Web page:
This isn't to say that ARTPOP is without problems. There was the app she promised that never fully manifested, which was only one misstep in the album rollout — "Applause" should never have been the lead single, and had it been "G.U.Y.," we might be living in a very different America. "Gypsy" was written and released before we were having a broader cultural conversation about cultural appropriation and what kind of things white people aren't allowed to call ourselves. Years after R. Kelly had been accused of sexual abuse and child pornography, which included urinating on an underage girl, Gaga declared that he could do what he wanted with her body, a decision she's come to regret and attempted to atone for by removing his feature on streaming services and rereleasing a solo edit.

And then there's "Jewels N' Drugs." In this house, we do not speak of "Jewels N' Drugs."

ARTPOP was both a critical and commercial flop — and stans were making memes about ARTFLOP before memes or stan Twitter were really a thing — and Gaga has said "the whole industry turned their back" on her during the album cycle. "I became very depressed at the end of 2013," she told Harper's Bazaar in 2014. "I was exhausted fighting people off. I couldn't even feel my own heartbeat. I was angry, cynical and had this deep sadness like an anchor dragging everywhere I go. I just didn't feel like fighting anymore." She seemed to place the blame for the album's failure at members of her team who "lied to" her. One week before ARTPOP's release, she parted ways with longtime manager Troy Carter, who'd been working with her since before "Just Dance."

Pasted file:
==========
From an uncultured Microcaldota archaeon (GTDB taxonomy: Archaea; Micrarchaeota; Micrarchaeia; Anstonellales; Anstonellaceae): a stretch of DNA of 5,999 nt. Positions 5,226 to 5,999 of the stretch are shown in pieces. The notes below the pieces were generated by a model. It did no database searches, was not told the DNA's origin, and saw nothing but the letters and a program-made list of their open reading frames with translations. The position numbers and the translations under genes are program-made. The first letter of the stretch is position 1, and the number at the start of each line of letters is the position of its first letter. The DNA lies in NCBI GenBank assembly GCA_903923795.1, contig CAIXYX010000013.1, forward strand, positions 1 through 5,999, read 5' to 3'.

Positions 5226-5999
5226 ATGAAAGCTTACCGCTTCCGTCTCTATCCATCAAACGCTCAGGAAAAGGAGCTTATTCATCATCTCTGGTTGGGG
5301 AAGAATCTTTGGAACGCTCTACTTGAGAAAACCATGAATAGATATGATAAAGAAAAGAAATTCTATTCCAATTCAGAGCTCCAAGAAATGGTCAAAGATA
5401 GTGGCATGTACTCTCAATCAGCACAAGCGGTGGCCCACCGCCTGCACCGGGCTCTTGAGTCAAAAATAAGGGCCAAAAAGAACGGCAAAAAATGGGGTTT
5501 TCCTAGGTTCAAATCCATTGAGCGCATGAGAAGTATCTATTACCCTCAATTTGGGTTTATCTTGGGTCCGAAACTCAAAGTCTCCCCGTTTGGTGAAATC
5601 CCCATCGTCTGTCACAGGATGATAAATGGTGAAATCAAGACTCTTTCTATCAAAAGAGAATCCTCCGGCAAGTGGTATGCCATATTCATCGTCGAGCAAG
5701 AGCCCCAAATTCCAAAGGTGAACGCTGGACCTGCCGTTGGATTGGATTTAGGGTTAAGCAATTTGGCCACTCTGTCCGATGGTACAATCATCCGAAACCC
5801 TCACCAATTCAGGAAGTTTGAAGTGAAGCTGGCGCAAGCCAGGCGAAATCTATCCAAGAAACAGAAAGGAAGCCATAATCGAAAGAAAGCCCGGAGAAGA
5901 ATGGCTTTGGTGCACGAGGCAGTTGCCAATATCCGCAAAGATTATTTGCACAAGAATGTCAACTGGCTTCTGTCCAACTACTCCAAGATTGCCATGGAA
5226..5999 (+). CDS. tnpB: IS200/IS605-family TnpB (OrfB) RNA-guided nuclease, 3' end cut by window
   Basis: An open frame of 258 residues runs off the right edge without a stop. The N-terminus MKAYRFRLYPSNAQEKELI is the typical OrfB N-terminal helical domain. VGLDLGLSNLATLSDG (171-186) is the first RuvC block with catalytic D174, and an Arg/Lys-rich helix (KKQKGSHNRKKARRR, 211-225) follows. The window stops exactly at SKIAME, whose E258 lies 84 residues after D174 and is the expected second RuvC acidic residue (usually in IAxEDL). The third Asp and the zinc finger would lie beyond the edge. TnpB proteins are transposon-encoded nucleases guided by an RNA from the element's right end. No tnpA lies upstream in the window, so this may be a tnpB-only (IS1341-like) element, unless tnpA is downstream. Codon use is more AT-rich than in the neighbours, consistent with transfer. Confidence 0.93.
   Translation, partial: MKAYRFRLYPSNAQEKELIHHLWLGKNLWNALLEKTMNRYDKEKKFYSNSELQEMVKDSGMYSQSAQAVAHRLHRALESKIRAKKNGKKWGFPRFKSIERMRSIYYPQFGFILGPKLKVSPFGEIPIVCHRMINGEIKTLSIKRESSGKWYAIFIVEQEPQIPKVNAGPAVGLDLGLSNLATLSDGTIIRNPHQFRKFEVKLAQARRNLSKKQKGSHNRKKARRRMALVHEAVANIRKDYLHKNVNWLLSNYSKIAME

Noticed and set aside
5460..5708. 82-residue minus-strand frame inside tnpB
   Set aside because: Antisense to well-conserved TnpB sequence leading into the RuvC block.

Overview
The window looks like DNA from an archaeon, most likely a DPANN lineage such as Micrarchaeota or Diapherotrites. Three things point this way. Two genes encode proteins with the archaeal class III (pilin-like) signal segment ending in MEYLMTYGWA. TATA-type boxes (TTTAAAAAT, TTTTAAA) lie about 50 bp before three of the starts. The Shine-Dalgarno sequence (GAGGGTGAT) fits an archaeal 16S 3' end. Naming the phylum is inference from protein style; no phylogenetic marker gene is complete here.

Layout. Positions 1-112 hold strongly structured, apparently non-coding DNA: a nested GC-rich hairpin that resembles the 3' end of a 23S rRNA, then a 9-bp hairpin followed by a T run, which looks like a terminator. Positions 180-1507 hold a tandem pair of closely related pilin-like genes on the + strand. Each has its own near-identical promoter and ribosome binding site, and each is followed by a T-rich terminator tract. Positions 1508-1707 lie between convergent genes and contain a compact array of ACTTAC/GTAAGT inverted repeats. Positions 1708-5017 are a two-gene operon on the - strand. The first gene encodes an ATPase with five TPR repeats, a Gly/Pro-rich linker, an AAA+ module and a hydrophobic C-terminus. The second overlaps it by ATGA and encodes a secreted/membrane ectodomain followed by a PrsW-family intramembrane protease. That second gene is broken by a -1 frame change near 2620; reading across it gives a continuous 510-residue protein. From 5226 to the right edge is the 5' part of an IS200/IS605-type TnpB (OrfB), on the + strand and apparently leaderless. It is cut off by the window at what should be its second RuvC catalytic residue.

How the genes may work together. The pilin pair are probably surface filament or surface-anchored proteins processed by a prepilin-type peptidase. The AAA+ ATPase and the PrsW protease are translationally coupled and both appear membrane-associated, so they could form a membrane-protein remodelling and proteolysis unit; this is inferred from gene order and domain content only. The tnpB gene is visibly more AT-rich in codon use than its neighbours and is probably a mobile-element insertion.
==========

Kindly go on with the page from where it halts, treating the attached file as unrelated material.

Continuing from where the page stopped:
But shouldn't Lady Gaga be the CEO of her own artistic decisions? Was Gaga owning up to a lack of agency in her own artistic output, or merely shifting blame?

Like the bird she appeared as in the "G.U.Y." film, Gaga flew too close to the sun and was sent hurtling back to earth. Her follow up projects are about as far from the pop maximalism of ARTPOP as possible: 2014's jazzy Cheek to Cheek with Tony Bennett, 2016's yeehaw Joanne, and of course... A Star Is Born.

If Joanne was a preview that Mother Monster had strayed from her roots as a gloriously talented outcast who'd somehow snuck into the party, A Star Is Born taught us that she'd actually been invited to the party and was now hosting it. The press cycle leading up to the film's release was so controlled it eventually stopped being newsworthy, with Gaga repeatedly dropping into her best actress voice to explain that "there can be 100 people in a room, and 99 don't believe in you, but one does." It was clear to those of us who have been with Gaga since the beginning what she meant: after ARTPOP, those 99 people she'd won over with her raw talent and relentless ambition had given up on her, and now one man — a man who forced her to wipe off her makeup during an audition — had told her she was valuable, not as pop's queen of the freaks, but as a pop rock ingénue. The parallels between Ally and musician Gaga were uncanny. In fact, the weirder Ally got, the more A Star Is Born nudged and winked. Ally's art was only valuable and valid when stripped bare of the artificial trappings of pop music; it was the anti-ARTPOP.

And so here we are. It's 2019, and Gaga is an Oscar-winning Las Vegas regular who doesn't "remember" an album she called a "'rage' of electronic passion and fury" and "a celebration of obsession" — an ambitious project she insisted would herald a "new age" in which "art drives pop, and the artist once again is in control of the 'icon.'" Arguably, Gaga is now the most powerful she's ever been — with a Super Bowl halftime show, an Oscar, and a beauty brand as part of her empire — but is she using that power to make the kind of art she once championed? We'll have to wait until LG6 is released (if it ever is) to find out. But fans who have journeyed to see her Vegas residency Enigma could wonder that even when Gaga is performing material from ARTPOP, she might not believe in it the way we still do.

"I will not allow the music business to tell me what I can and cannot be to be a pop star," Gaga claimed in 2013. "I am the artist. I tell you what I am." In disavowing her most painfully personal work, Gaga has told us who she is. For those of us whose lives Lady Gaga changed with her music, who can't escape the power she holds over us, we need to accept that Gaga will continue to disrupt our expectations — and isn't that what we've always wanted from her? Whether or not she remembers ARTPOP anymore, we sure as shit do.